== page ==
Brothers Peter and Udo Gross have been farming sturgeon (Acipenseridae) at their Fischtucht Rhönforelle farm in central Germany for 29 years, working their way through an initial cost-only decade before settling into a pattern of progressive production which continues today.
March 22, 2019 By Colin Ley
Currently working with eight different sturgeon species, five of which are reproducing nicely while the other three remain ‘in development’ in breeding terms, the brothers’ sturgeon adventure has never been boring or, for that matter, particularly easy. It has, however, always been exciting and rewarding, at least after the first 10 years of investment was completed.
Fischtucht Rhönforelle, which is a flow-through freshwater pond located near Gersfeld, in the heart of the country’s Rhön region, has been in the family since 1882 when it was established by the present owners’ great-grandfather, Eligeus Gross.
He initially used the farm to produce brown trout, a fish which at the time were considered a delicacy in Germany, creating a demand for his product which he transported to customers by horse and cart in water-filled barrels.
Although the business has kept pace with changing production and market demands over the years, the sale of trout for consumption remained the core of the business throughout its first 100 years.
That was before Peter, aged 20 at the time, returned in 1990 from a period of fish farming experience in the U.S.A., which included a brief work placement with a major trout producer in Idaho.
What really grabbed his attention, however, wasn’t the potential of farming trout for a living but the more exciting appeal of raising sturgeon, which he also saw during his time in Idaho.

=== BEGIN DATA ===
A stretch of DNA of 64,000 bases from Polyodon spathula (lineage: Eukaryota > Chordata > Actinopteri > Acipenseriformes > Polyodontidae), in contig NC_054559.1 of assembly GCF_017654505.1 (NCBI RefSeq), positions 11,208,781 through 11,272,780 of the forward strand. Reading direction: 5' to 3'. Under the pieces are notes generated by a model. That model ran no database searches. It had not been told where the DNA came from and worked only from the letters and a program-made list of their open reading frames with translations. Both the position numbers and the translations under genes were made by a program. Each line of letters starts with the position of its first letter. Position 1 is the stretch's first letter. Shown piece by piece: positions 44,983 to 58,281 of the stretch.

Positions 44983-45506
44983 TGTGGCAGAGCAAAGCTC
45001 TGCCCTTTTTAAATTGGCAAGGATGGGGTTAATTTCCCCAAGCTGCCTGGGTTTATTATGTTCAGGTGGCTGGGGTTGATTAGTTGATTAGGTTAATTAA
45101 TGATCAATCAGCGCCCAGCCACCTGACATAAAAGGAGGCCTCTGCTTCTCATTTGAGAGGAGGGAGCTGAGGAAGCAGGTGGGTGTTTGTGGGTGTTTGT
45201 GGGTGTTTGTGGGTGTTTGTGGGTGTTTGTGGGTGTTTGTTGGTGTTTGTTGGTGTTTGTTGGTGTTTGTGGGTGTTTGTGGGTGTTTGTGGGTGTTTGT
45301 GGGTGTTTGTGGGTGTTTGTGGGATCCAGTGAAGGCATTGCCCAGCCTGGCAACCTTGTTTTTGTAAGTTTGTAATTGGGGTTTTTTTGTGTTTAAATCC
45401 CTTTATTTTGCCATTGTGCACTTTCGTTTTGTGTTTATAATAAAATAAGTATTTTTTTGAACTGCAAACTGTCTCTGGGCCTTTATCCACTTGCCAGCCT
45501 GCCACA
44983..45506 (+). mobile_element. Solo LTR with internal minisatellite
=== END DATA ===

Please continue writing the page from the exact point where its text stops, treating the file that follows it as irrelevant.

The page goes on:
The ultimate aim was to produce caviar, a goal which was finally achieved last year, 28 years after Peter’s return from the U.S. His sturgeon story is much bigger, however, than just the production of 10 kilograms of home-produced Rhönforelle caviar in 2018.
For the last 19 years, in fact, Peter and Udo have slowly but steadily developed a sturgeon breeding operation, based on five different breed species, from which they produce one million eggs a year for sale to customers around the world. They also supply sturgeon fingerlings to on-growers throughout Germany.
Before starting to earn money from sturgeon, however, the brothers had to endure 10 years of investment and learning, alongside a large amount of breeding trial and error.
“That first decade was really all about costs and not much about income,” says Peter, whose enthusiasm for the idea of breeding sturgeon in the harsh winter conditions of the Rhön region somehow got him through the difficulties of the start-up period.
“The main reaction I got when I arrived back from the USA talking about sturgeon was that I was crazy to even think about farming the species in Germany,” he says. “It wasn’t much better a few months later when I met representatives of a major Soviet Union company, Sofrybflot, who were promoting their high-quality caviar at Germany’s massive ANUGA food trade fair, held in Cologne.
“When I told them I wanted to buy fertilized sturgeon eggs from them, not caviar, they said it wasn’t really their thing but if I wanted to travel to Russia to see their farming operation, I was welcome. Two months later, along with a good friend, I drove to their farm in Konakowo, which is about 200 kilometres from Moscow to take a look.”
Actually, it was a bit more than a look, as Peter and his companion, arrived with a pick-up, fully equipped with empty fish tank and a full oxygen cylinder. Having already negotiated the legal requirements to enable him to return to Germany with live fish, his Russian hosts eventually responded by providing him with a starting consignment of 1,000 fingerlings. Pre-sale discussions took about two days but when he left Russia, it was with a full fish tank and an on-demand oxygen cylinder.